“[God] is calling people out of the world for His name, whether they come from the Muslim world, or the Buddhist world or the Christian world, or the non-believing world, they are members of the Body of Christ because they have been called by God. They may not even know the name of Jesus, but they know in their hearts that they need something that they don’t have, and they turn to the only light they have, and I think that they are saved and they are going to be with us in heaven.”

Now, I’m sure you, as well as I, find it ridiculous to reject these great and godly people.

There are plenty of other examples: George Whitefield’s lobbying for slavery, Martin Luther’s hatred of Jews, John Calvin’s approval of burning heretics at the stake, etc. etc.

Now, you hopefully find it ridiculous to reject these great and godly people. Which is why it’s amazing to me what we ignore in order to protect ourselves from the truth. We want our “heroes of the faith” to be perfect in theology and conduct, so we ignore or justify the parts we don’t like.

We all do it.

So, maybe it’s time to extend a bit more loving kindness to the evolutionists, to those who reject inerrancy, to those who take the Bible literally when it says that God will redeem all people to Himself, to the Rob Bells and the World Visions.

And for those of us on the moderate-progressive side: maybe we can find it in ourselves to turn the other cheek and forgive those who wish us gone. Then, when we find someone who will accept us—“heresy” and all, let’s embrace and learn from them.

This article was originally posted at AndyGill.org.

Top Comments

Jack Barnett


Jack Barnett commented…

The fact that this article puts forth the concept that believing the Bible may have used exaggeration at points(a la Martin Luther, according to the author) is actually comparable to declared universalism(Barclay) should basically completely disqualify this author. And to go on and talk like we not only can but SHOULD! Should! accept things like universalism as part of legitimate christianity.... Just mind boggling


Luke Cypert


Luke Cypert commented…

Humanism just feels so good hu?

James Quiggle


James Quiggle commented…

Neither the antiquity of a belief, nor its creator, sponsor, or champion make that believe a biblical belief. Your argument is specious.

Carl Peterson


Carl Peterson commented…

Interesting article. i agree in the basic premise. The examples are a little weak and uneven.

1. C.S. Lewis- Doe we know that he rejected penal substitutionary atonement? Many accept other atonement theories such as Christus Victor without deny penal substitutionary atonement. Even if he did this is clearly not heretical since many denominations including the Eastern Orthodox reject it.

Also is the only evidence he believed in inclusivisim what he wrote in the Chronicles of Narnia? Anything else?

2 & 3 Luther and Augustine. not heretical. I am also pretty sure that Augustine wrote two different commentaries on Genesis. One that took an allegorical reading of it and one that took a more literal reading. Even if he did not, he is not heretical.

4. This one actually sounds pretty bad. Universalism is much different than rejecting penal substitutionary atonement. That is one reason this article is very strange. The examples are so wildly different in severity that it really hurts the premise of hte article.

5. Stott- Not heretical. I think it is very wrong but not heretical.

6. Graham- I remember when Graham said this and all the hub bub that surrounded it. Truly sad.

I think the article would have been stronger using some of the "other examples" listed instead of Stott, Augustine, and the one they chose to use from Martin Luther.


Josiah DeLorenzi


Josiah DeLorenzi commented…

What I don't understand is why this man thinks the alternative to these theologies is better. How can we claim to believe in a loving God that cast people into hell forever simply because they never knew his name? Is this a religion where we hope the best on ourselves and wish the worst on those not part of it? That is primitive. I personally think God is bigger than that, and because of his love, he might work in people's lives all over the world who might not even call themselves Christians. These "heretics" were simply trying to look at the world through the eyes of a God of love and a God of justice. The bible says the wicked will go to hell. There are moral people around the world of different religions closer to God's heart than many of us. I wouldn't call them wicked, and I would never bring myself to put them in eternal torment. And St. Augustine is right, creationism makes Christianity look bad by blatantly denying scientific truth. People need to look at the context genesis was written, keep that in mind, and then compare the chronological order of events to the history of this world. Then you will find remarkable similarities. Genesis isn't a book of science. It gave Christianity a very simple model to follow, now we can expand on that model, and understand how it came to be with evolution. It isn't anti-christian. This guy needs to look around, God's a lot bigger than what he makes him out to be, and he should study other religions, God has revealed himself in remarkable ways among many peoples. The Israelite got this idea of God from somewhere, and he's interpreted in different ways. Not to say all religions are right, there just no necessarily totally devoid of our God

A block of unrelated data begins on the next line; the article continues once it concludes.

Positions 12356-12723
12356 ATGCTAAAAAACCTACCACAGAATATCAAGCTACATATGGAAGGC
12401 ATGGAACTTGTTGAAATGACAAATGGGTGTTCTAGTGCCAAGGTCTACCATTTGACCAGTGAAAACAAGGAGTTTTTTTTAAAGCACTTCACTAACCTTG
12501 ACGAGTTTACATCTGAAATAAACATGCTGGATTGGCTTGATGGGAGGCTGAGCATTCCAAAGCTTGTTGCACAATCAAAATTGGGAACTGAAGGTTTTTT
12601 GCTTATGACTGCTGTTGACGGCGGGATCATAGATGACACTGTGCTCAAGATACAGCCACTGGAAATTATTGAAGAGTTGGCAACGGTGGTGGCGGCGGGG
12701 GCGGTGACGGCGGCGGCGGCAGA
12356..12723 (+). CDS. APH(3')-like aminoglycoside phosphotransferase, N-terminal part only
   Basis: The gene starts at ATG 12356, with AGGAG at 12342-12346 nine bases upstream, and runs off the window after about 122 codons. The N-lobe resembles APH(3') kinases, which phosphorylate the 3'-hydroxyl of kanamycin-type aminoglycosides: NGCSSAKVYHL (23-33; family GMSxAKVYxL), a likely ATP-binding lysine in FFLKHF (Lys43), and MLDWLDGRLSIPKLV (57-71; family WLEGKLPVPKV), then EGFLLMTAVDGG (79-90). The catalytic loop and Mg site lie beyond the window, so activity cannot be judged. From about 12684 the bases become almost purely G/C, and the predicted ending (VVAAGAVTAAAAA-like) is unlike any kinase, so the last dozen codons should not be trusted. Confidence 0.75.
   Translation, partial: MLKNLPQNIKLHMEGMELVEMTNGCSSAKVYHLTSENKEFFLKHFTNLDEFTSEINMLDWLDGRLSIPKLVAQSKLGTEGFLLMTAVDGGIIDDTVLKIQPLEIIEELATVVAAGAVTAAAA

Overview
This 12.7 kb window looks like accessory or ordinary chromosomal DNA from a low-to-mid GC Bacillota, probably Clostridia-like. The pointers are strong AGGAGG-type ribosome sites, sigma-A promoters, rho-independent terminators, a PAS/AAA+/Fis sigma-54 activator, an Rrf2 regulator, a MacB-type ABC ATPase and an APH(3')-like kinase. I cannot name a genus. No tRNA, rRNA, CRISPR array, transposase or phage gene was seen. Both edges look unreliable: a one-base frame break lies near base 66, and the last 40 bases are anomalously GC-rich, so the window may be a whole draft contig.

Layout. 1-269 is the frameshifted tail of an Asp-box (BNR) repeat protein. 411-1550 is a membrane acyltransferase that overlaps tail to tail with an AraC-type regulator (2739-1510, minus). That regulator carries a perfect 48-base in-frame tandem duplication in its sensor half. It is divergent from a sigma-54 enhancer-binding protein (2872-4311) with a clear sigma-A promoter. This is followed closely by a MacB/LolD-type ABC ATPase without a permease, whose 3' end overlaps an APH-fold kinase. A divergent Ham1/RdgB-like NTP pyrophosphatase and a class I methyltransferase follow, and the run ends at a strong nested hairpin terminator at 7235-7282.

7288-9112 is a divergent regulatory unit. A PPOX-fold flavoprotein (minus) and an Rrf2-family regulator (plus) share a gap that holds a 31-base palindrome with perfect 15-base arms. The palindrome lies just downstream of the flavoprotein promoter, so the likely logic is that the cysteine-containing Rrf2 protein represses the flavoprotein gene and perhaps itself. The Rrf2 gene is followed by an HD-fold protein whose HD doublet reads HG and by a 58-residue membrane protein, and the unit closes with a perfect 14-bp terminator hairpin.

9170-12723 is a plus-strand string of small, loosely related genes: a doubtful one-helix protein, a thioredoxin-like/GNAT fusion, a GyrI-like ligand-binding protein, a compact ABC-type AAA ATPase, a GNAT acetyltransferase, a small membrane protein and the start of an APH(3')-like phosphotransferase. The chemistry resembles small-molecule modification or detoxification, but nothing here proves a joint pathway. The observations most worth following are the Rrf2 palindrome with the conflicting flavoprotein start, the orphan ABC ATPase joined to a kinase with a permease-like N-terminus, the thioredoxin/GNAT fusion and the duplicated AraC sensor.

Kraig Lundberg


Kraig Lundberg commented…

This kind of thinking is dangerous because it muddies the waters in terms of what "heresies" are of secondary importance and what heresies attack the essentials of the gospel. We have to be able to discern the difference. This is not a question of exclusivism in evangelicalism, but rather a question of truth and a matter of life and death. It is so important to get the gospel right, and any teaching that doesn't do that must be rejected. To compare some of these guys to Rob Bell is naive because Rob Bell's gospel is so far off of the biblical gospel (and the gospel those guys preached - except for Barclay, apparently? but I've never heard of him so I have no idea what he teaches). Despite this article's seeming desire, an orthodox understanding of the gospel absolutely cannot live in harmony with Rob Bell's gospel. They are two different things and one of them necessarily has to be wrong if we accept the other. I'm not saying we should treat people like garbage, but the reality is the Bible is packed with very strong warnings against heresy. We can, and should, be magnanimous and still reject things that are not true and that are dangerous to people's souls.